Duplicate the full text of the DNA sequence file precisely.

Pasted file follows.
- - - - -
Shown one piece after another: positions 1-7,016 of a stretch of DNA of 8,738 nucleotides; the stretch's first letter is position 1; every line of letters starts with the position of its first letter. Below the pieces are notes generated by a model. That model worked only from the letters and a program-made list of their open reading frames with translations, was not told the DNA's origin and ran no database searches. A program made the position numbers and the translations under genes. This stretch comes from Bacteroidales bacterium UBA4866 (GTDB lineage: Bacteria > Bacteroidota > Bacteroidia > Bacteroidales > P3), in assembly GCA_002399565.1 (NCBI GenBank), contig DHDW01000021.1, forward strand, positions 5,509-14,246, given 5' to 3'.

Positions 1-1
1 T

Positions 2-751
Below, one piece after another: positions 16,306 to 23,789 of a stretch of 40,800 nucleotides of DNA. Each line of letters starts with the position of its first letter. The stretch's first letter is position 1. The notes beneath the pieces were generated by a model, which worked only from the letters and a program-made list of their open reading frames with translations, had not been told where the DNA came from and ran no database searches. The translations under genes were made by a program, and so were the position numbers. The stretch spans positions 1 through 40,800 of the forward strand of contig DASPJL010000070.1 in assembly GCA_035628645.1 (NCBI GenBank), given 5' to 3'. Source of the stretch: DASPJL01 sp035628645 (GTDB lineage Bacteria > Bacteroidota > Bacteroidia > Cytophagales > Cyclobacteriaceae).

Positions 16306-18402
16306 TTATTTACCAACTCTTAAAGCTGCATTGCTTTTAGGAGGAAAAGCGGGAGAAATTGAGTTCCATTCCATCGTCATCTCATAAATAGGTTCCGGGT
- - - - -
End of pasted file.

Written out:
Shown one piece after another: positions 1-7,016 of a stretch of DNA of 8,738 nucleotides; the stretch's first letter is position 1; every line of letters starts with the position of its first letter. Below the pieces are notes generated by a model. That model worked only from the letters and a program-made list of their open reading frames with translations, was not told the DNA's origin and ran no database searches. A program made the position numbers and the translations under genes. This stretch comes from Bacteroidales bacterium UBA4866 (GTDB lineage: Bacteria > Bacteroidota > Bacteroidia > Bacteroidales > P3), in assembly GCA_002399565.1 (NCBI GenBank), contig DHDW01000021.1, forward strand, positions 5,509-14,246, given 5' to 3'.

Positions 1-1
1 T

Positions 2-751
Below, one piece after another: positions 16,306 to 23,789 of a stretch of 40,800 nucleotides of DNA. Each line of letters starts with the position of its first letter. The stretch's first letter is position 1. The notes beneath the pieces were generated by a model, which worked only from the letters and a program-made list of their open reading frames with translations, had not been told where the DNA came from and ran no database searches. The translations under genes were made by a program, and so were the position numbers. The stretch spans positions 1 through 40,800 of the forward strand of contig DASPJL010000070.1 in assembly GCA_035628645.1 (NCBI GenBank), given 5' to 3'. Source of the stretch: DASPJL01 sp035628645 (GTDB lineage Bacteria > Bacteroidota > Bacteroidia > Cytophagales > Cyclobacteriaceae).

Positions 16306-18402
16306 TTATTTACCAACTCTTAAAGCTGCATTGCTTTTAGGAGGAAAAGCGGGAGAAATTGAGTTCCATTCCATCGTCATCTCATAAATAGGTTCCGGGT